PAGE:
Some football players might use something that happened to them on the field — say a 6-3, 305-pound defensive tackle deliberately stepping on their hand after a play was over — as motivation heading into a big game.
North Carolina running back Giovani Bernard doesn’t need to do that this week. In fact, what former Hurricanes defensive tackle Micanor Regis did to Bernard last season has little to do with why the former Fort Lauderdale St. Thomas Aquinas standout is excited about facing UM again.
For Bernard, a 5-9, 205-pound jitterbug who ran for a career-high 262 yards in a win over Virginia Tech last week, Saturday’s pivotal ACC Coastal Division showdown at Sun Life Stadium will be the first time his older brother and father get to see him play in a college football game in person. And get-togethers don’t happen quite often enough in his very proud, hardworking Haitian family.
“This game definitely has a little extra meaning for me,” said Bernard, who missed the only two games the Tar Heels (4-2, 1-1 ACC) lost this season with a knee injury and who has run for 475 yards and five touchdowns on 52 carries in his four games. “The last time my dad saw me play was my junior year in high school. Right now, I’m just thinking about Saturday and performing well in front of my family and friends and hopefully getting that win.”
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The Hurricanes, who rank 116th out of 120 FBS schools in run defense, know Bernard well. He ran for 110 yards and a touchdown and caught nine passes for 72 yards in UM’s heart-stopping 30-24 win in Chapel Hill a year ago. Bernard went on to lead all freshmen in the country with 1,222 rushing yards and 13 touchdowns, and became the first Heels back to run for more than 1,000 yards since 1996.
UM right guard Brandon Linder and receiver Phillip Dorsett — teammates of Bernard on St. Thomas’ 2009 national championship team — say they’re proud of how the redshirt sophomore has battled back from injury to become the budding star he is today. Before NFLDraftScout.com tabbed Bernard as the No. 1 running back in college football in the class of 2015 this fall, he had to battle back from a hamstring injury that cost him his senior season at Aquinas, and then a torn ACL in his right knee his first year at UNC.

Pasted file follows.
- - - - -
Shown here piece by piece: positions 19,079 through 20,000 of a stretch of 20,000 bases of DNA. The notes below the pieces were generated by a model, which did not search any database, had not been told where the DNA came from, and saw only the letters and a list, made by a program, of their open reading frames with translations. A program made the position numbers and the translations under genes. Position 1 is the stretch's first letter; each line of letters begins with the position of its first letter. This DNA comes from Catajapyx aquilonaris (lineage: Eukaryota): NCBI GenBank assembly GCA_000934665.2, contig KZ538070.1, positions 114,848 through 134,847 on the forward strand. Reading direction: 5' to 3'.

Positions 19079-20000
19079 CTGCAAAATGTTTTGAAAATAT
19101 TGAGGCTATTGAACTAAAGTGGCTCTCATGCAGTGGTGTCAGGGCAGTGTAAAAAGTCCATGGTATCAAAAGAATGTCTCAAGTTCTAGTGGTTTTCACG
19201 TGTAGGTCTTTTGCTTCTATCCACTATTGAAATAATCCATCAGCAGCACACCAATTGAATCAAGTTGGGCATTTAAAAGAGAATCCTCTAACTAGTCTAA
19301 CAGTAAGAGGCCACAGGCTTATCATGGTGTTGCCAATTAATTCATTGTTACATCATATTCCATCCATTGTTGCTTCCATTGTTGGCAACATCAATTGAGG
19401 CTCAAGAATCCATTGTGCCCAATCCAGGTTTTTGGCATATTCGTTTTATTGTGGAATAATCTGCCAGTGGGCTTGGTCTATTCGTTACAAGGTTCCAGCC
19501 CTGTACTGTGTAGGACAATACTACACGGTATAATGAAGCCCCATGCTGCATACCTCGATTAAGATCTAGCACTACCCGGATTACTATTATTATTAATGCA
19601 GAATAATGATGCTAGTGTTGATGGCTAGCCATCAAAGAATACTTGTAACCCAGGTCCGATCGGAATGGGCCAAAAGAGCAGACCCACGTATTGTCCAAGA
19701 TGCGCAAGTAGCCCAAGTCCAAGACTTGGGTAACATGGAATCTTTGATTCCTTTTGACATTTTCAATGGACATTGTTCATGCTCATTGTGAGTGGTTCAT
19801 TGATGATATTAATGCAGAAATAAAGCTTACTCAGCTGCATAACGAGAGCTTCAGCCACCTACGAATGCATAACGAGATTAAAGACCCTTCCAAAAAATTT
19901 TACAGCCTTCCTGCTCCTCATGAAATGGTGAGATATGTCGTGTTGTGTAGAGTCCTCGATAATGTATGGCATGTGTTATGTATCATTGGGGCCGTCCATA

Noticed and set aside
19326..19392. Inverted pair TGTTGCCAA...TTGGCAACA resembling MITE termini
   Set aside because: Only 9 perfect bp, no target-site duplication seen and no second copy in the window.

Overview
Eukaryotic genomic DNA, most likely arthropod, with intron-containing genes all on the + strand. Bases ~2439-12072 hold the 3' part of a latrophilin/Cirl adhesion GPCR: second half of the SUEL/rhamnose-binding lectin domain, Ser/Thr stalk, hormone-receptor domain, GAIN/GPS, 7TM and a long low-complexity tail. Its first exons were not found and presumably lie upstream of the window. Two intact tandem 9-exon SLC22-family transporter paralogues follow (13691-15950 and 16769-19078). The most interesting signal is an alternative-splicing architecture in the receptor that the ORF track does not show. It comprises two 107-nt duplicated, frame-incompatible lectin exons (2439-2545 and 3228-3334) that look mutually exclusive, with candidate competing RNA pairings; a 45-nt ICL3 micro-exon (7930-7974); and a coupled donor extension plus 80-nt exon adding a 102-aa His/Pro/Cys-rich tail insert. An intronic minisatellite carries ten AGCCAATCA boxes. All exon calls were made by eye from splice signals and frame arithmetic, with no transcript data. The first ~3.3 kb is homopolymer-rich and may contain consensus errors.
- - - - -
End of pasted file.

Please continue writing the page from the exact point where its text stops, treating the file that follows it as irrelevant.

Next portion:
“I’m really happy for him,” Linder said Tuesday. “I know he had some family problems, injuries, but he never let it affect him. He’s always been the same guy every day. He’s tough, hard to bring down especially on the field. He’s so low to the ground, sometimes you think his [butt] is actually touching the ground when he makes a cut.”
Injuries are only part of what Bernard, the ACC’s 2011 Brian Piccolo Award winner has overcome. His mother, Josette Liberus, died from thyroid cancer when Bernard was 10. Bernard, who turns 21 in November, writes her initials on his shoes and gloves before each game and points to the sky in her honor whenever he scores a touchdown. He also has a tattoo on his chest that says “She lives in me” and another tattoo on his left wrist with her name on it. Bernard refers to his mom as his “lead fullback.”
“That story,” his older brother Yvenson says, “a lot of people know.” But what they don’t know is what else the Bernards have overcome, he said. It’s a tale of rags to riches back to rags, Yvenson describes.
“My parents saved up all their money for three, four years before leaving Haiti and buying a dry cleaner’s in Boca Raton,” said Yvenson, a former standout running back at Oregon State whose career took him through the NFL and into the Canadian Football League. “We were living awesome up there. We were the only black people in our neighborhood. I actually drove a Porsche to high school. Then, mom got sick and everything changed. When she passed, my dad struggled, lost his business, everything. When I was in college, playing football and being the big man on campus, Gio had to deal with it all. They were living in real bad housing in the hood. I remember my old Xbox got chewed through by a rat. Gio definitely went through a lot more than I had to — and he’s come out on top.”
Yvenson said his father is just starting to get back on his feet economically now and recently took ownership of another dry cleaner’s in Fort Lauderdale. Gio’s career, meanwhile, has started to take off.
“It’s hard to believe, but Saturday’s game is going to be the first time we’re all together again since my senior night at Oregon State in 2007,” said Yvenson, who pointed out that the last time the family had planned to get together was two years ago in Haiti, a day after the country was ravaged by an earthquake on Jan. 12, 2010. The family obviously didn’t make the trip.
“Having my brother come back to Miami is a huge boost for my dad because we’ll all be there together,” Yvenson went on to say. “It’s tough to pull him away from work. He wakes up and goes to work at 5 a.m. every day and leaves at 10 at night.”
But Saturday, the Bernards will finally reunite at Sun Life. Yvenson, who works on Oregon State’s football pre-game show for Comcast and does work for Nike, flew to South Florida from his home in Portland on Tuesday night. His father has promised to take a rare day off Saturday to be with his two sons.
“Gio came out a little fatty — I thought for sure he was going to be a linebacker,” Yvenson said. “Now I look at his running skills and say, ‘Dang, I wish I was as good as that.’ Watching him definitely brings a sense of pride. We’re all going to be proud no matter what on Saturday.”